Researchers at the MIT Computer Science and Artificial Intelligence Laboratory (CSAIL) and MIT-IBM Watson AI Lab recently proposed Hardware-Aware Transformers (HAT), an AI model training technique that incorporates Google’s Transformer architecture. They claim that HAT can achieve a 3 times inferencing speedup on devices like the Raspberry Pi 4 while reducing model size by 3.7 times compared with a baseline.

Google’s Transformer is widely used in natural language processing (and even some computer vision) tasks because of its cutting-edge performance. Nevertheless, Transformers remain challenging to deploy on edge devices because of their computation cost; on a Raspberry Pi, translating a sentence with only 30 words requires 13 gigaflops (1 billion floating-point operations per second) and takes 20 seconds. This obviously limits the architecture’s usefulness for developers and companies integrating language AI with mobile apps and services.

The researchers’ solution employs neural architecture search (NAS), a method for automating AI model design. HAT performs a search for edge device-optimized Transformers by first training a Transformer “supernet” — SuperTransformer — containing many sub-Transformers. These sub-Transformers are then trained simultaneously, such that the performance of one provides a relative performance approximation for different architectures trained from scratch. In the last step, HAT conducts an evolutionary search to find the best sub-Transformer, given a hardware latency constraint.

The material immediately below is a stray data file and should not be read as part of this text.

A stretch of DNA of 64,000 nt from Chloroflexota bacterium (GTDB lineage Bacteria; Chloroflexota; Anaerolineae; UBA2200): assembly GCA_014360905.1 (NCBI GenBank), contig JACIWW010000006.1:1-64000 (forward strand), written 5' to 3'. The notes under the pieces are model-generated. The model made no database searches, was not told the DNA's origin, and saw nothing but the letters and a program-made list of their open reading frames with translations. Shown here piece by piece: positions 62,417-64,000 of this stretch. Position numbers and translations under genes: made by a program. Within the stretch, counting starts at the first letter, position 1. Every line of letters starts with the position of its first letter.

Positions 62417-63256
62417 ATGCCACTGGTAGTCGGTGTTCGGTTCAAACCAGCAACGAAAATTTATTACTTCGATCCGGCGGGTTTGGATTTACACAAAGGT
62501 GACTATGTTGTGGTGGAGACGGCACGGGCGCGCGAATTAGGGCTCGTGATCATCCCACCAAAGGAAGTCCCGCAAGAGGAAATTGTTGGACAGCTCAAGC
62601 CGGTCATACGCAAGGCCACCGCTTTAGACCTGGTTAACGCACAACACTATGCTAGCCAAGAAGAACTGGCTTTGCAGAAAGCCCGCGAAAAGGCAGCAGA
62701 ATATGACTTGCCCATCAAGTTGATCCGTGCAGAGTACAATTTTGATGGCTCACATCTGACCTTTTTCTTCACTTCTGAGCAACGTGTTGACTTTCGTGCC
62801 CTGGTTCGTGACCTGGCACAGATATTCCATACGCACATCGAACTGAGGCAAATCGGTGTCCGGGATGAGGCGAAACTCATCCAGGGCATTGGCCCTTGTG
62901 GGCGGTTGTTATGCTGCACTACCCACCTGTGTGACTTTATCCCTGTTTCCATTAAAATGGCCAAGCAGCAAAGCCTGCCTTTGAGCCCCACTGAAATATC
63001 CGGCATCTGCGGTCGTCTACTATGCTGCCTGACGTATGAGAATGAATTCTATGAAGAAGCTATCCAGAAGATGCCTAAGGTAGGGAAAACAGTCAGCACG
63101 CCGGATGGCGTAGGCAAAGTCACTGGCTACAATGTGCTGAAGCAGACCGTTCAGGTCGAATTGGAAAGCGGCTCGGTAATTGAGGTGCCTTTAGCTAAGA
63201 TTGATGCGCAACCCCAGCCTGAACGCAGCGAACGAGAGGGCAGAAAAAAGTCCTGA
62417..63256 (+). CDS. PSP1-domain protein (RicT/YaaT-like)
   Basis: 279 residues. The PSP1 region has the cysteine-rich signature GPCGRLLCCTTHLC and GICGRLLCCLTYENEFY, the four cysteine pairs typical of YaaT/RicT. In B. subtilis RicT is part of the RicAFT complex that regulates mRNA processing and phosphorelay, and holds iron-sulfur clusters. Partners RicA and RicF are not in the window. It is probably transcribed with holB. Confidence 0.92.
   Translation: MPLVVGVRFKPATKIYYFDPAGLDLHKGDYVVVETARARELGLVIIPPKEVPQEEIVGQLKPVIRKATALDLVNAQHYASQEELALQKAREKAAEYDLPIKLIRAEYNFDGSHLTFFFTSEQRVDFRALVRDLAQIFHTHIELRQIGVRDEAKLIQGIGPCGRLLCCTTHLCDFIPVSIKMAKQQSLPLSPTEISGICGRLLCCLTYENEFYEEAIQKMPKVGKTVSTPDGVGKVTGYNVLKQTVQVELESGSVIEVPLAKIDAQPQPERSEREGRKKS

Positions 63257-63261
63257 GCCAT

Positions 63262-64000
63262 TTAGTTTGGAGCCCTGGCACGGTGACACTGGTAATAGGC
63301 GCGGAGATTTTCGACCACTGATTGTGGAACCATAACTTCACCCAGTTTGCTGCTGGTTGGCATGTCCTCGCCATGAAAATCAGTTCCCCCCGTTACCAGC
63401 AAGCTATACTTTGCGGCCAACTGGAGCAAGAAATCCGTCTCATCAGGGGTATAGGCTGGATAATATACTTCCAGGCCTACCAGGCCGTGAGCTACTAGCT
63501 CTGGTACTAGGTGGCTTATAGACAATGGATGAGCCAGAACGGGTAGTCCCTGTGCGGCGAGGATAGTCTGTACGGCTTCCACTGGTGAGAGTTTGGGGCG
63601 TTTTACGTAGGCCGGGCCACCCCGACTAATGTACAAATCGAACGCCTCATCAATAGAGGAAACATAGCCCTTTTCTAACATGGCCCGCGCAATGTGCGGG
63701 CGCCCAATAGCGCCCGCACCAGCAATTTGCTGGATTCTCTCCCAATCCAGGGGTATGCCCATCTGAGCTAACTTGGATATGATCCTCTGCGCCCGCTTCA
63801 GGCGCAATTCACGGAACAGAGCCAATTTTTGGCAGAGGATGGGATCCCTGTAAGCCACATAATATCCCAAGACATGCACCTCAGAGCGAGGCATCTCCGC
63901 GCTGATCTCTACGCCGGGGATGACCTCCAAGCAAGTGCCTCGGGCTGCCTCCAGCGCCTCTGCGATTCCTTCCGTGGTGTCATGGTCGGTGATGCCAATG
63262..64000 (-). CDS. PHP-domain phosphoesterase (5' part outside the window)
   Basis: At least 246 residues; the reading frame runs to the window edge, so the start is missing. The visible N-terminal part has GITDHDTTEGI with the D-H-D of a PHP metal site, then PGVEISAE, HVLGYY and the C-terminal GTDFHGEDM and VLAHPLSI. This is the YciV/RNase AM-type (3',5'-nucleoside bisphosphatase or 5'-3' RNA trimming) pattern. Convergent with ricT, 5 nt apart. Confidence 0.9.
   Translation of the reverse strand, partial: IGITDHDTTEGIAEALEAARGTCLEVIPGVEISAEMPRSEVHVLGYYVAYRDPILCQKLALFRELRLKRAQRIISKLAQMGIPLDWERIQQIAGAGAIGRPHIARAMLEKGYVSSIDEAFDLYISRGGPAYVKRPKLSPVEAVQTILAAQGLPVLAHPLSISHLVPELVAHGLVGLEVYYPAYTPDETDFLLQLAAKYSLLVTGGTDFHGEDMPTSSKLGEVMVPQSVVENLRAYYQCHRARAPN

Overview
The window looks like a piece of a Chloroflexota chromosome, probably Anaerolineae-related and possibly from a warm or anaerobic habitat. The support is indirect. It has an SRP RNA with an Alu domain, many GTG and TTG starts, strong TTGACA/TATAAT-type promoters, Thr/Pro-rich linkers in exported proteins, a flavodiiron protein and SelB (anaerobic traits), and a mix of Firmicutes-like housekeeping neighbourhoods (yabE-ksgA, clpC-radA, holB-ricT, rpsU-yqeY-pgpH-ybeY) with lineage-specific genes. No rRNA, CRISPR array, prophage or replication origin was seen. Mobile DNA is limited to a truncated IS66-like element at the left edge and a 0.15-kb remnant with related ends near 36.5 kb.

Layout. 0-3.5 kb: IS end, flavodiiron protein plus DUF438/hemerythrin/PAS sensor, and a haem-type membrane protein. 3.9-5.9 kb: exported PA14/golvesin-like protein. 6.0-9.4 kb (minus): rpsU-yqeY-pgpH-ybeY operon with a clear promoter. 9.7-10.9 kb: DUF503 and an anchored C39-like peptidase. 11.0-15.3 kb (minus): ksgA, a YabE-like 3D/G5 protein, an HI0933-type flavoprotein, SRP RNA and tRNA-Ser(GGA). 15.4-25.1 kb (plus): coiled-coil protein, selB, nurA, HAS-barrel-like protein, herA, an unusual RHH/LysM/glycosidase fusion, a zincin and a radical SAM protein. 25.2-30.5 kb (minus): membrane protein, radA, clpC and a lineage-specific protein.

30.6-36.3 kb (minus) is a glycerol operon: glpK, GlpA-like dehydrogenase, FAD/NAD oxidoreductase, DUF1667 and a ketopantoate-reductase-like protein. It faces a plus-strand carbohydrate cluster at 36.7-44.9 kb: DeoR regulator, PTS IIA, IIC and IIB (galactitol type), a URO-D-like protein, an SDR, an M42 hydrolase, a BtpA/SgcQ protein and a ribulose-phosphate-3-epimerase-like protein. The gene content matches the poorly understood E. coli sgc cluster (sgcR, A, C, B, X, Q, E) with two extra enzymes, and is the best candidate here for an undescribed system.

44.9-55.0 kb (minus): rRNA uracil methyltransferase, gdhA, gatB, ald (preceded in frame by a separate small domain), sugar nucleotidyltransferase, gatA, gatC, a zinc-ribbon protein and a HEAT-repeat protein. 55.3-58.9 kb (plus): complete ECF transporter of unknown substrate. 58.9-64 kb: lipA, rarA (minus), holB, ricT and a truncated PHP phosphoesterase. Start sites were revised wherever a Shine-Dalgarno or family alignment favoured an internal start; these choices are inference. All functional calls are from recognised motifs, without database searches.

HAT AI Trasnformers

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To test HAT’s efficiency, the coauthors conducted experiments on four machine translation tasks consisting of between 160,000 and 43 million pairs of training sentences. For each model, they measured the latency 300 times and removed the fastest and slowest 10% before taking the average of the remaining 80%, which they ran on a Raspberry Pi 4, an Intel Xeon E2-2640, and an Nvidia Titan XP graphics card.

According to the team, the models identified through HAT not only achieved lower latency across all hardware than a conventionally trained Transformer, but scored higher on the popular BLEU language benchmark after 184 to 200 hours of training on a single Nvidia V100 graphics card. Compared to Google’s recently proposed Evolved Transformer, one model was 3.6 times smaller with a whopping 12,041 times lower computation cost and no performance loss.

“To enable low-latency inference on resource-constrained hardware platforms, we propose to design [HAT] with neural architecture search,” the coauthors wrote, noting that HAT is available in open source on GitHub. “We hope HAT can open up an avenue towards efficient Transformer deployments for real-world applications.”